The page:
The Mariposan Indians were encountered by the Spaniards soon after their settlement in California, and with the other tribes of San Joaquin valley were generally known as Tulareños, etc., from the name of the lakes and of San Joaquin River, which during the Mission period bore the name Rio de los Tulares. No very considerable portion of the group seems to have come under the control of the Franciscan missionaries, but there was some intercourse and trade between the converted Indians of the coast regions and the Mariposan tribes of the interior. The Cholovone, Chukchansi, Tachi, Telamni, and other tribes were, however, at least in part, settled at San Antonio, San Juan Bautista, and other missions.
Mariposan Family, Mariposan Tribes, Mariposan Stock, Yokuts Tribe, Yokuts Indians (adapted from Span. mariposa, ‘butterfly,’ the name of a county in California). The name applied by Powell to a linguistic stock of Indians, generally known as Yokuts, in San Joaquin valley, Cal. Their territory extended from the lower Sierra Nevada to the Coast range, and from mounts Pinos and Tehachapi to Fresno and Chowchilla Rivers. A separate body dwelt in the north, in a narrow strip of territory along the San Joaquin, between Tuolumne and Calaveras Rivers, about the site of Stockton. These were the Cholovone. The Coconoon, said to have been Mariposas, occupied an area within the limits of Moquelumnan territory.
In the central part of California is a wide level plain about 300 miles long, extending southward from the Sacramento River. This area of about 20,000 square miles is walled in on three sides by the Sierra Nevada and the Coast Ranges.
At one time, the Mariposa Indian tribe occupied a large portion of this land. Today, only remnants of the tribe live along the western slope of the Sierras.
Long ago, a Mariposa tribesman named Soho lived in a pleasant canyon with his beautiful wife, Ule, whom he loved very, very much.
They made a comfortable home in a hillside cave with a thatched cover over their doorway. Soho covered the thatch and the doorway with animal hides to keep them warm in stormy weather.
Nearby, their fenced garden provided them with bountiful supplies of fresh fruits and vegetables. Beyond the fencing, their domestic animals roamed freely on good grazing land. Besides horses and a few cows, they had goats, rabbits, and even wild deer joined the herd occasionally, probably for protection from wild coyotes and foxes. Toward evening, the domestic animals gathered beneath the thatched shelter Soho had built for them. He was continually enlarging the sheds as the numbers of his stock increased.
The animals gave them a plentiful supply of meat and hides for their food and clothing. Members of other tribes stopped by to trade with Soho on their migrations north and south. Consequently, Soho and Ule were content with their home location and with the success they experienced with their crops, stock production, and trading. They agreed that they could not have been happier with their lives.
Suddenly, Soho’s beautiful Ule became ill. Without any warning, she died. Soho’s grief overwhelmed him. He felt very, very sad, crying aloud and wailing to himself. He could find little comfort in his daily living–even his friendly animals were neglected at the end of the day. He could neither eat nor sleep.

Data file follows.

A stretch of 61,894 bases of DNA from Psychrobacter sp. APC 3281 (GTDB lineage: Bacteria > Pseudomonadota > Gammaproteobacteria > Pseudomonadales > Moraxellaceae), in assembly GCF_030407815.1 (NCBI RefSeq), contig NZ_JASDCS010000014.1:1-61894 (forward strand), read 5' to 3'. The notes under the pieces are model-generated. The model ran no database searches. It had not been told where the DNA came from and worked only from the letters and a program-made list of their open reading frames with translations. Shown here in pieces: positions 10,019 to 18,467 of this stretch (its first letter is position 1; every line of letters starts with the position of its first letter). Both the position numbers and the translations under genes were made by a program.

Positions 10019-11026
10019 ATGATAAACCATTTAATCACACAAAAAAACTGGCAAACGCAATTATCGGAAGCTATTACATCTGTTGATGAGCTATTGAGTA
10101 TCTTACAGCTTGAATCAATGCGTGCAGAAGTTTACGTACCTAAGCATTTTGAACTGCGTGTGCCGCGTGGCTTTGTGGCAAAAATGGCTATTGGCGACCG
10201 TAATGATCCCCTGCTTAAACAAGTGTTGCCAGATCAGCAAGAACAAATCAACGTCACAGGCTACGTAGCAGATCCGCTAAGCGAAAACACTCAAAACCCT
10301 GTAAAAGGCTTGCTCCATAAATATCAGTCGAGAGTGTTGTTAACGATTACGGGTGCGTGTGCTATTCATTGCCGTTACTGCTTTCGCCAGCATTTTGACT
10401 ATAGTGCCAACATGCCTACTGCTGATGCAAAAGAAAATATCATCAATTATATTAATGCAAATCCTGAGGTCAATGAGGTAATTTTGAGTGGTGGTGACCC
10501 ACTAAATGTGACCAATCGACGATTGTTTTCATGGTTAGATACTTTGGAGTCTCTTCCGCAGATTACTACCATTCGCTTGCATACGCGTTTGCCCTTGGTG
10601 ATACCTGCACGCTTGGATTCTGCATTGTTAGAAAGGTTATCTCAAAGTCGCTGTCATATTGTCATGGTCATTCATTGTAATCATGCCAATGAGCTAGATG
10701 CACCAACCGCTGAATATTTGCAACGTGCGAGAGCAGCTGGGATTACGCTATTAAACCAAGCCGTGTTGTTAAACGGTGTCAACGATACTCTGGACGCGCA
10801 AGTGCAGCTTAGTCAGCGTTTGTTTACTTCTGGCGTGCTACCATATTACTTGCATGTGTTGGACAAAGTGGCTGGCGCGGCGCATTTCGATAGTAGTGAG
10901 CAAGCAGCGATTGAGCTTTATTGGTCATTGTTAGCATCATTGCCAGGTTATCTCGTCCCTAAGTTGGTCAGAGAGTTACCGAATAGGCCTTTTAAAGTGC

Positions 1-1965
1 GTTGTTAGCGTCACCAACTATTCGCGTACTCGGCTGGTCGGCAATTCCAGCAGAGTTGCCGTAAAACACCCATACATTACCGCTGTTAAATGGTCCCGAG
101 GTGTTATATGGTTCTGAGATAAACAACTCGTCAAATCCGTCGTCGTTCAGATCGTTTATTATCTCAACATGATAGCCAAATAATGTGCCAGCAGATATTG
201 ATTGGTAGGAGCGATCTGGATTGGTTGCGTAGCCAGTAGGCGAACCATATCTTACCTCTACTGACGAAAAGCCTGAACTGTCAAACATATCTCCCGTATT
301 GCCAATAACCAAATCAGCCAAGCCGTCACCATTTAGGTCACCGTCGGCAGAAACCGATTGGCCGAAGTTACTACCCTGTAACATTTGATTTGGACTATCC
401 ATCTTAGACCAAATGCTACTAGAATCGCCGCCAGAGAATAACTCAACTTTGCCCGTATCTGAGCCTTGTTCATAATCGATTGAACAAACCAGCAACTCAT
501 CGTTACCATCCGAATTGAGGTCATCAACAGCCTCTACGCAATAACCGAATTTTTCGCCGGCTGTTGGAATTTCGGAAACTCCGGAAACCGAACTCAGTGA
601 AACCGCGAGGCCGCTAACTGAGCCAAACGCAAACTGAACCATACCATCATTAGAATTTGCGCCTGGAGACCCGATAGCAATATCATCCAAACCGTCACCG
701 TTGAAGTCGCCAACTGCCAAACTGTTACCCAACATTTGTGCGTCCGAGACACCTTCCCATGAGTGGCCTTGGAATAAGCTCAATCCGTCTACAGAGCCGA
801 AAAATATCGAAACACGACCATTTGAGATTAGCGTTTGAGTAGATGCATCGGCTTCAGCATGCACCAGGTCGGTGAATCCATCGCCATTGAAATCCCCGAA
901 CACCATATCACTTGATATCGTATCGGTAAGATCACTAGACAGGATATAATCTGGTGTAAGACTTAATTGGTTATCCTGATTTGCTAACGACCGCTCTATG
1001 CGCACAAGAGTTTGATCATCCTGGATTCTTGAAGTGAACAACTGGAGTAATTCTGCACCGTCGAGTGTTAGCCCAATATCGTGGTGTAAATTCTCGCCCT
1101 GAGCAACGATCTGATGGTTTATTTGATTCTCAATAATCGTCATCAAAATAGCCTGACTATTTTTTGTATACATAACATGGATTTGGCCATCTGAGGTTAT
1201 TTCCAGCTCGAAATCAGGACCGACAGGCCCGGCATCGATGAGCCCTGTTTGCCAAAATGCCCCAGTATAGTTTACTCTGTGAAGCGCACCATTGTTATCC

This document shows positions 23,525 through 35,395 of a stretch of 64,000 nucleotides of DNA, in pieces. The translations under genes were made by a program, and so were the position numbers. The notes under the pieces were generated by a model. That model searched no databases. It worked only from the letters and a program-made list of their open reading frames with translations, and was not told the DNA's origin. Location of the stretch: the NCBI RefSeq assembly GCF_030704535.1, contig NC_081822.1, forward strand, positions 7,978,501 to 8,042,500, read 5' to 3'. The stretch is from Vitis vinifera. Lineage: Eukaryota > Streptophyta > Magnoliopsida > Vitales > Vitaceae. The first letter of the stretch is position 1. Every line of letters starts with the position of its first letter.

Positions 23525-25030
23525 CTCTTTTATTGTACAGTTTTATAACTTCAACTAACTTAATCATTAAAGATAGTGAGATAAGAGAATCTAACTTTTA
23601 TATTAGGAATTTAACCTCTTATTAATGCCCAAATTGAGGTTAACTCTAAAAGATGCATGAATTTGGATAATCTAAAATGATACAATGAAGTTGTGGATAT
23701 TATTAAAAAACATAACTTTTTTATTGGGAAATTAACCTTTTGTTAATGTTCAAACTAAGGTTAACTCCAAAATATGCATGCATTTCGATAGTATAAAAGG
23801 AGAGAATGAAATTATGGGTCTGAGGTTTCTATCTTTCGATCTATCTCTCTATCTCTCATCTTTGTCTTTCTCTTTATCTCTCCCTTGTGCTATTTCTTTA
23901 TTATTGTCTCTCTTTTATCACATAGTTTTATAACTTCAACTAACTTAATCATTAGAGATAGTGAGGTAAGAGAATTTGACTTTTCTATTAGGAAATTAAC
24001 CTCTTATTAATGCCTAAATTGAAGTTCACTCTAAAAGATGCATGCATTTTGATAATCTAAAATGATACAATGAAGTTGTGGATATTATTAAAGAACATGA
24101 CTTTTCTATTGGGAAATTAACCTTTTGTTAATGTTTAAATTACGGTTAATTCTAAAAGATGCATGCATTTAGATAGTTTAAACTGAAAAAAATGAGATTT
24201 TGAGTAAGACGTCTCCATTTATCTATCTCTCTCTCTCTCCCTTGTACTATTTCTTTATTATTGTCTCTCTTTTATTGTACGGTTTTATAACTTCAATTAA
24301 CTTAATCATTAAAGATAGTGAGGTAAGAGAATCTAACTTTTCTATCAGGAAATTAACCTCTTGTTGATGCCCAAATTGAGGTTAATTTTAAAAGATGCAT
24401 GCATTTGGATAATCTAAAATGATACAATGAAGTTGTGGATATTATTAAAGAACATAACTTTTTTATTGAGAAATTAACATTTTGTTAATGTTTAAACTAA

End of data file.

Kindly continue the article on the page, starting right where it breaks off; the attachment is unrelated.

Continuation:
In despair, Soho walked to his wife’s grave and lay there beside her mound for three days and three nights. During the fourth night while he was crying for his wife to come back to him, he noticed a very bright star directly overhead that spread light everywhere. What did it mean?
Then suddenly Soho felt the ground shake like an earthquake. The earth on top of his wife’s grave moved! His wife arose from the grave! She stood and brushed sand and dirt from her clothing!
Soho stared at Ule in silence, because a Mariposa superstition claimed that one who speaks with a ghost will soon die. As Soho continued to stare speechless, Ule floated swiftly away toward Toxil, the place of the setting-sun. Soho ran in pursuit of her with tears of joy overflowing his eyes at seeing his wife again.
Ule turned and motioned Soho to go back, go back! She told him that she was going to Tib-ik-nict, the home of the dead–he must not follow her.
But for four days and four nights Solo pursued Ule, until they reached a large roaring river. She stepped onto a light bridge, fragile as a spider’s web, and started to cross over.
Soho cried aloud and beckoned frantically for Ule to come back! She turned, stretching her hand toward him as a sign of comfort. He sprang forward onto the bridge, but she would not let him touch her. Together they crossed the long bridge where good spirits can cross easily. Bad spirits somehow unbalance the bridge and fall off into the water. Later, they turn into pike fish that must swim back to feed the living people.
At the far end of the bridge, Soho saw a warm, fruitful land with happy people from all parts of the world. They seemed to live peacefully together and there seemed to be plenty for everyone.
Ule told Soho to observe everything closely, because he must return to the Mariposa tribe and tell them all that he had experienced before he died on the fourth day.
She guided him back over the bridge and said good-bye, until his return. Soho ran fast to his home and reported to his tribe all that he had seen and heard. At the fourth sunrise, Soho’s friends came to find him dead, as Ule had foretold. They wrapped his body in a cowhide and carried him to the sacred burial ground, placing him beside the mound where Ule had once lain.